At the onset of WWII, Germany arguably had the strongest tanks in the world. Meanwhile, many of Great Britain’s tanks like the early iterations of the Churchill proved to be slow and/or ineffective on the battlefield. Partnering with the United States, Britain sought to develop a universal infantry tank to compete with Germany.
Classified as a heavy tank due to its armor and weight, the universal infantry tank concept was also referred to as an assault tank. In short, it had to be mobile enough to strike enemy defenses with mechanized units while having enough armor and firepower to engage in a tank-on-tank brawl. While the early Churchill had decent armor, it lacked mobility and firepower. British cruiser tanks like the Crusader were very mobile, but lacked armor as a result. The assault tank concept sought a compromise between the two.
In 1941, the Chief of the U.S. Ordnance Department traveled to England to discuss the experiences of Britain’s armored formations early in the war and develop the assault tank concept. The discussion established that the tank would share many parts with the M4 Sherman. In fact, it retained the same armor thickness of about 2 inches. However, the assault tank’s armor would be more extremely sloped, increasing the effective thickness to 4 inches. The design called for it to be armed with either the U.S. M3 75mm or the British QF 6-pounder 57mm gun.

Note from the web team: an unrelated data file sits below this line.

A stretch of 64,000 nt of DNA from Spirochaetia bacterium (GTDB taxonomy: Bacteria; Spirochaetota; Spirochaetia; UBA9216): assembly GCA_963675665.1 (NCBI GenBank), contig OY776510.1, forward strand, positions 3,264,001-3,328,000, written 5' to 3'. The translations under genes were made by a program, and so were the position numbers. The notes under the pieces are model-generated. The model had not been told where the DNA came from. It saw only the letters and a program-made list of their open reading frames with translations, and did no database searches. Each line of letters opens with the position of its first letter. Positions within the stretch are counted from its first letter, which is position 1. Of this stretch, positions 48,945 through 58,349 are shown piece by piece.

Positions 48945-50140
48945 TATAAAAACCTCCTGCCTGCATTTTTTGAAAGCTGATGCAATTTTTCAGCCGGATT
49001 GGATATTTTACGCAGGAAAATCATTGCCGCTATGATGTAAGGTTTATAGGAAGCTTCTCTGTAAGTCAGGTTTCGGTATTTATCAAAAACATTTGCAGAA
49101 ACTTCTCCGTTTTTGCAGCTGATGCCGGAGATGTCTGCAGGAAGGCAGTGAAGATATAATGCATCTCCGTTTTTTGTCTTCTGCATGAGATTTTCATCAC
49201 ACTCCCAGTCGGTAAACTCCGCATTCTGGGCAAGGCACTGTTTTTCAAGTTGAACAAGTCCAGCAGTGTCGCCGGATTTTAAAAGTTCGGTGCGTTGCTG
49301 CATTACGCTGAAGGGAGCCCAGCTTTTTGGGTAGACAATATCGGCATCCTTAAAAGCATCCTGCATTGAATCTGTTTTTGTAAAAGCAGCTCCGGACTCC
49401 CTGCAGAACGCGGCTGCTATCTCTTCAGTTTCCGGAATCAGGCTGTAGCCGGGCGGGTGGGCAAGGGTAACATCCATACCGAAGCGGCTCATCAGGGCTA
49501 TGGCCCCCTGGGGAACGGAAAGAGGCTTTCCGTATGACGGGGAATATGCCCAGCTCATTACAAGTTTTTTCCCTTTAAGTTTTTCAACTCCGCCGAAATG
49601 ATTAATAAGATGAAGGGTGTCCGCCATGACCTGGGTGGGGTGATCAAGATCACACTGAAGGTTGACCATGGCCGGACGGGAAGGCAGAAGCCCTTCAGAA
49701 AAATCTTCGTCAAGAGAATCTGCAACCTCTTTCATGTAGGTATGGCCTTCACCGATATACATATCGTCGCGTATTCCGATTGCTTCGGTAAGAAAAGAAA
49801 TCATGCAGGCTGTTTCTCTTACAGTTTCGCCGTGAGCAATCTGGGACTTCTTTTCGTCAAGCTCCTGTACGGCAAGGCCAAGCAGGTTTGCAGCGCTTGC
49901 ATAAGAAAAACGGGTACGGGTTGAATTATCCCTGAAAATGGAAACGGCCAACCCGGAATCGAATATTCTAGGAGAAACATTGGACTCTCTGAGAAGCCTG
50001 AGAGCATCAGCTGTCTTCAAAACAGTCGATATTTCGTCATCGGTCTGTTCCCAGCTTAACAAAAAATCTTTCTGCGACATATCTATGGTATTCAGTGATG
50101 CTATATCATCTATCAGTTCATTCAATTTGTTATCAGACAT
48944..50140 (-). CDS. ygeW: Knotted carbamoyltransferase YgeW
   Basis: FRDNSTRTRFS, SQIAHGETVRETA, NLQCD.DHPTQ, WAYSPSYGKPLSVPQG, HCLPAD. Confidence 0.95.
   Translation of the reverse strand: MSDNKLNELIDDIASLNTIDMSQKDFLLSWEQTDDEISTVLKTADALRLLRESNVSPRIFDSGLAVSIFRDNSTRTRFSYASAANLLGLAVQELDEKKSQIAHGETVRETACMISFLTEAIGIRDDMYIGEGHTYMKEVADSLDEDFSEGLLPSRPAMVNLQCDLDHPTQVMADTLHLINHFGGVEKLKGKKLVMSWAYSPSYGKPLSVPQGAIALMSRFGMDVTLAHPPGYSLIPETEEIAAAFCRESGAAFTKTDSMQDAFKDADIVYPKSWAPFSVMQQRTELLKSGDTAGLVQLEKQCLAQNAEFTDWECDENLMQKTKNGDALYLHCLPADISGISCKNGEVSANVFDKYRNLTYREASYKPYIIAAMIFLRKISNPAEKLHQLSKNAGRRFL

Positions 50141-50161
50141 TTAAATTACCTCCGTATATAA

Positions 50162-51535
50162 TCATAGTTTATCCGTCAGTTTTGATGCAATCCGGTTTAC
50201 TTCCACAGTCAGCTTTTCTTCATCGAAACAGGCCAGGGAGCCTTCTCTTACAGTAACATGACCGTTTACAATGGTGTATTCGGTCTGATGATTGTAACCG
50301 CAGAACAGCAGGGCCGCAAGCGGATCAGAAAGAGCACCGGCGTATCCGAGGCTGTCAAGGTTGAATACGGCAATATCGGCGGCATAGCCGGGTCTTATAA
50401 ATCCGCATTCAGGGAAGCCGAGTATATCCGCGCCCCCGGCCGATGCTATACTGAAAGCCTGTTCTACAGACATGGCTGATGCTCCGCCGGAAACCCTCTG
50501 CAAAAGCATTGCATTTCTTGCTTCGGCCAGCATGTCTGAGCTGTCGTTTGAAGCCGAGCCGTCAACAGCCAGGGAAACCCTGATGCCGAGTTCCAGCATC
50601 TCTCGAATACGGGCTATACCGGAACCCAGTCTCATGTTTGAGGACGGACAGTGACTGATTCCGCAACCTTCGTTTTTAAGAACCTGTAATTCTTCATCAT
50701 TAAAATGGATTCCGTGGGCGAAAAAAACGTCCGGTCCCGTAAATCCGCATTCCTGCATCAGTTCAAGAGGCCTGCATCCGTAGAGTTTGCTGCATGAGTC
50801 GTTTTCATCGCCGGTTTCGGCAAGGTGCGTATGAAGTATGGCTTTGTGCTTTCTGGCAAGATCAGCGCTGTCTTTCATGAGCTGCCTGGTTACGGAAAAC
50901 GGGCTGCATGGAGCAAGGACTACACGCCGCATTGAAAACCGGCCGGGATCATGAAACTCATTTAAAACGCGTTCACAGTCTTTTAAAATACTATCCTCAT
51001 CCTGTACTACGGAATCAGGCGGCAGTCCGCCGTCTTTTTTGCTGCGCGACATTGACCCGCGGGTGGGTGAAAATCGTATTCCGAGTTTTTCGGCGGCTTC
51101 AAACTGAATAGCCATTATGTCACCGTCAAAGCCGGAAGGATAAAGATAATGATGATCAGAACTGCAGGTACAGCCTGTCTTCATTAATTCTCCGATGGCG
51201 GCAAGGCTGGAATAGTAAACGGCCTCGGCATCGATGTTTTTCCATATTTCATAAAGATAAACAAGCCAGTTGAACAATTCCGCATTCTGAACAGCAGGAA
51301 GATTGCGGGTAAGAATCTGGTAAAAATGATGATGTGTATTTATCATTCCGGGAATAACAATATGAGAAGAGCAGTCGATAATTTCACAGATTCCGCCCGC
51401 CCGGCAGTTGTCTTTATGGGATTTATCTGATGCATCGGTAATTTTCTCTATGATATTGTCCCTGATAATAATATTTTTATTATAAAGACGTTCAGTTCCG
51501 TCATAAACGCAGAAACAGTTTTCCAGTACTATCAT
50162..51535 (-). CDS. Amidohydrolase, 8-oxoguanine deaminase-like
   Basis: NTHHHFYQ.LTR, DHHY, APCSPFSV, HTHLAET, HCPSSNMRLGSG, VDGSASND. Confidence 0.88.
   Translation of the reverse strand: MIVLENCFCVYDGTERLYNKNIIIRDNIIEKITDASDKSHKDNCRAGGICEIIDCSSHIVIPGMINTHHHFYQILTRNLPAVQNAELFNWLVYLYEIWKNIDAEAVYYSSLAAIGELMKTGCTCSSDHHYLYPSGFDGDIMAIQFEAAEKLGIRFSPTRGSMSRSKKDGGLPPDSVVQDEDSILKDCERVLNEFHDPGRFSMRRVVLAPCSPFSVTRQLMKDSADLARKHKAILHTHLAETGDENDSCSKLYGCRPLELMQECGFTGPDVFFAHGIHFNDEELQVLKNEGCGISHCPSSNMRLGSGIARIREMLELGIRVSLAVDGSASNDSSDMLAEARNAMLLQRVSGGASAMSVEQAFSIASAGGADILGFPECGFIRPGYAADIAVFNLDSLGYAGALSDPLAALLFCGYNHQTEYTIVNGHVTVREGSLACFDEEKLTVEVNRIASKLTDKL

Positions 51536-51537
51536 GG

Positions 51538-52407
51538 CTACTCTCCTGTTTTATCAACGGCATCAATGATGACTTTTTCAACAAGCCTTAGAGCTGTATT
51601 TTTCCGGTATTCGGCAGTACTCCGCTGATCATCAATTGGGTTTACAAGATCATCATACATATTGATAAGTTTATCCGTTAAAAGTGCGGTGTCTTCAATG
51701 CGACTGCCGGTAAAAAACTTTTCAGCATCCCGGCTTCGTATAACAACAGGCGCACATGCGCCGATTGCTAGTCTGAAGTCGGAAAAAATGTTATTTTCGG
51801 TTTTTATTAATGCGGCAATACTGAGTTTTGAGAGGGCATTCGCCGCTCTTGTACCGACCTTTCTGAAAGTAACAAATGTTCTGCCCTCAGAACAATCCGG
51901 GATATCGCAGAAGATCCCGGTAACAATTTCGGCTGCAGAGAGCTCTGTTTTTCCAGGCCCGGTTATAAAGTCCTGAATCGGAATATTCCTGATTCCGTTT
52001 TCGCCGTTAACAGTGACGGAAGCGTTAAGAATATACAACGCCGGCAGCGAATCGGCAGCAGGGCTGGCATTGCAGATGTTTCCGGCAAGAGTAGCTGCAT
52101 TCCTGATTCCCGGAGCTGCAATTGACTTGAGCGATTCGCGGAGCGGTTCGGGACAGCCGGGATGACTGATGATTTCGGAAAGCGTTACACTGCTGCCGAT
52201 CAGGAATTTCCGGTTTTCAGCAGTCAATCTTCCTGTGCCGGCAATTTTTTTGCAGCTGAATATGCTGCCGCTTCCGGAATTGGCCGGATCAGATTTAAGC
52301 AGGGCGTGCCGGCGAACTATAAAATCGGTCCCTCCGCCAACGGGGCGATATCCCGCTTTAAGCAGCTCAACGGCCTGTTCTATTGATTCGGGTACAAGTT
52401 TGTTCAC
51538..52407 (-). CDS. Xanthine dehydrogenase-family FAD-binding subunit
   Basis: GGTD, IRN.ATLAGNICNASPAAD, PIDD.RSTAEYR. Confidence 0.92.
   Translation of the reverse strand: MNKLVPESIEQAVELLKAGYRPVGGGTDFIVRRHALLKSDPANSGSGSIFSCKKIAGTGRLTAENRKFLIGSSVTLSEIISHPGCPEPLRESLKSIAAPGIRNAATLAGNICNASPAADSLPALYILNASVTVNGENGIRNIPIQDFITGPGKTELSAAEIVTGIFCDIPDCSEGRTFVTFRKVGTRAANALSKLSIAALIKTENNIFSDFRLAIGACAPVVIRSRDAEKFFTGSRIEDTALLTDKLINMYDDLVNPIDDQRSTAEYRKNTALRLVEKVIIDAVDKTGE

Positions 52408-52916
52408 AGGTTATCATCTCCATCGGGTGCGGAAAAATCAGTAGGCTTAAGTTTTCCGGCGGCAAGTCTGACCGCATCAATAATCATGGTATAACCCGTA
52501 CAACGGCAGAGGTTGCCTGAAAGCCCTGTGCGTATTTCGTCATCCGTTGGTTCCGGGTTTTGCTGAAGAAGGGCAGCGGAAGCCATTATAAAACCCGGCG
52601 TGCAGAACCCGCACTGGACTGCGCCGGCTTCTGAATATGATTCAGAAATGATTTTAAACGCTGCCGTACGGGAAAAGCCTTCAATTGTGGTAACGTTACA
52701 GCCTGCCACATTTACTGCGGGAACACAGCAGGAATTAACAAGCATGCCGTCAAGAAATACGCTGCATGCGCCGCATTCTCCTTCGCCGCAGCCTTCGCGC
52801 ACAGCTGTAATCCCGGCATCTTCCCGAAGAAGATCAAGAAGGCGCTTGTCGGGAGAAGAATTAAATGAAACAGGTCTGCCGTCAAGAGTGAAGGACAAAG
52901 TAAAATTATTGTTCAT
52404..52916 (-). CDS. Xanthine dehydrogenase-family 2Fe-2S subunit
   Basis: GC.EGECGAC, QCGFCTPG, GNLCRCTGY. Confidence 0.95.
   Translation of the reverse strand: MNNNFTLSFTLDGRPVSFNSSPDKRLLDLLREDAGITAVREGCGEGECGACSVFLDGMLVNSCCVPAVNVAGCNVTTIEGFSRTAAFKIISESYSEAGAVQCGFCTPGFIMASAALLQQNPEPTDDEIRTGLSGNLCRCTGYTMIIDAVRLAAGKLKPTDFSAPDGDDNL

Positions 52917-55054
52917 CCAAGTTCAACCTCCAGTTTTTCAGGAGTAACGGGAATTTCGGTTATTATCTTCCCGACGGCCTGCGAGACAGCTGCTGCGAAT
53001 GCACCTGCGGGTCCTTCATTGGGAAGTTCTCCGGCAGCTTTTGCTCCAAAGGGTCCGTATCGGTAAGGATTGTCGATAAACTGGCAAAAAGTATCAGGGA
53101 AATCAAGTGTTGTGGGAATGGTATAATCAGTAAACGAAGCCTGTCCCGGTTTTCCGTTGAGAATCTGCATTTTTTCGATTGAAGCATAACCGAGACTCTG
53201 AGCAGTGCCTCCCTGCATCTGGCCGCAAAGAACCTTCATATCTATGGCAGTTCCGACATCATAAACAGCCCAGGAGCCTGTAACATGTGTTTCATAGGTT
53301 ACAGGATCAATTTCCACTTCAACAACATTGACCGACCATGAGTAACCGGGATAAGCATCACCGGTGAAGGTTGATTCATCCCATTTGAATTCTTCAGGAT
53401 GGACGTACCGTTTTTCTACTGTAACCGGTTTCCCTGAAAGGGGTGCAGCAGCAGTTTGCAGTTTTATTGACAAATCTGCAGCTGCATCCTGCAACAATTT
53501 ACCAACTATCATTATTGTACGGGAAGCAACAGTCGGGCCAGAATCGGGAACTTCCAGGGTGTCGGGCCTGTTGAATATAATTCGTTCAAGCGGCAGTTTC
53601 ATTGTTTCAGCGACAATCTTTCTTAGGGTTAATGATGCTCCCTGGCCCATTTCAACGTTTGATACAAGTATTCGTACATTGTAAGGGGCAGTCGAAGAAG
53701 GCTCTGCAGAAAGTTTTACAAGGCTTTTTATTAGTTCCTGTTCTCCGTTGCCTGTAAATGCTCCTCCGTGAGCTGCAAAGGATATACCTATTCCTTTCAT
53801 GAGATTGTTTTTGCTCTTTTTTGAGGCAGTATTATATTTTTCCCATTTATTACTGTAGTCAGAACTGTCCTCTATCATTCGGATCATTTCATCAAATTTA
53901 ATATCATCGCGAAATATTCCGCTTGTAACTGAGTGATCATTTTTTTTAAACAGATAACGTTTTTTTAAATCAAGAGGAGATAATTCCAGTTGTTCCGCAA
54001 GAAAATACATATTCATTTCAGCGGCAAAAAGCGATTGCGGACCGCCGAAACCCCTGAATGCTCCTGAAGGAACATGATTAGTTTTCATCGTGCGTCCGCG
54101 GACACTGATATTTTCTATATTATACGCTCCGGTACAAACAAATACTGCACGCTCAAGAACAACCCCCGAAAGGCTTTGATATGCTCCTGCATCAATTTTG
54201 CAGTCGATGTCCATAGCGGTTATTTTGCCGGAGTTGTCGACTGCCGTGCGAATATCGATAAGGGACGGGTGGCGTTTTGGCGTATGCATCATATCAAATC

The assault tank concept spawned the T14 Heavy Tank. As the requirements dictated, many of its parts were derived from the Sherman. Consequently, the T14 appeared visually similar to the medium tank. It maintained a crew of five; a commander, gunner, loader, driver, and co-driver. While the T14’s suspension was derived from the Sherman’s, it used double-width tracks to better carry its increased weight. Moreover, the suspension itself was covered in armored skirts, a British contribution to the design.
The pilot model T14 evaluation wasn’t completed until 1944. Although it was powered by a Ford V8 engine, the tank’s heavy weight meant it had a top speed of just 17mph. Moreover, it was prone to throwing tracks. The armored skirts made replacing the tacks more difficult and test crews were dissatisfied with the tank. Additionally, the British designs of both the Churchill and cruiser tanks were refined to the point that they were far more effective than when the T14 was conceptualized in 1941. As a result, the assault tank project was abandoned.
Although the British ordered 8,500 T14s in 1942, only two were ever built. One was tested in the United States while the other was sent to Great Britain for their evaluation. Neither tank saw service and only the British-tested version survives today. It is preserved by The Tank Museum in Bovington.